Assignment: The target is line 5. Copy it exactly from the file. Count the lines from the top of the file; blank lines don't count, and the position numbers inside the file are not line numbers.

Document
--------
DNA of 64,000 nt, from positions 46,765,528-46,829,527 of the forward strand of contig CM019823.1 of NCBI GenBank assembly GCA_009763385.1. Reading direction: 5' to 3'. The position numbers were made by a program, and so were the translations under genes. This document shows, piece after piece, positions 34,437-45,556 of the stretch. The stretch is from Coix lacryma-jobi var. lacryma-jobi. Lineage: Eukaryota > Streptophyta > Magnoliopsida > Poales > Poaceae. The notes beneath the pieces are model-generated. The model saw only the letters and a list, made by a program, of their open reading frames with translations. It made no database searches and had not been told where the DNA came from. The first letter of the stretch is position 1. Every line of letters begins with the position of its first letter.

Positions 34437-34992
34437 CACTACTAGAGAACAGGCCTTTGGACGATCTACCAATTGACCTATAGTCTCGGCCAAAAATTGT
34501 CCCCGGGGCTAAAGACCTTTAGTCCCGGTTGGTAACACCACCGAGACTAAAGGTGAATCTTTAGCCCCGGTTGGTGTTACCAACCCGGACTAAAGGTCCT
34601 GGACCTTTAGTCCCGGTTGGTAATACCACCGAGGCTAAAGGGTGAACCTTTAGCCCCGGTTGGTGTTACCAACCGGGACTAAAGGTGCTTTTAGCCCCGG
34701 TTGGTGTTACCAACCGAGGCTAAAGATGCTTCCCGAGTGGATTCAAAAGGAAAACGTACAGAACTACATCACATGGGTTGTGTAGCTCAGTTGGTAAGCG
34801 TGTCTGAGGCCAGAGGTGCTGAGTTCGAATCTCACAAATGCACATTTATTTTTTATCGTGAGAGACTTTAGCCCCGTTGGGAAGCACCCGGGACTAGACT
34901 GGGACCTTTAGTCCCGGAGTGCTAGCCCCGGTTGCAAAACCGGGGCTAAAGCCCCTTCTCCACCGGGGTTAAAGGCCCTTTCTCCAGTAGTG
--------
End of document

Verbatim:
34601 GGACCTTTAGTCCCGGTTGGTAATACCACCGAGGCTAAAGGGTGAACCTTTAGCCCCGGTTGGTGTTACCAACCGGGACTAAAGGTGCTTTTAGCCCCGG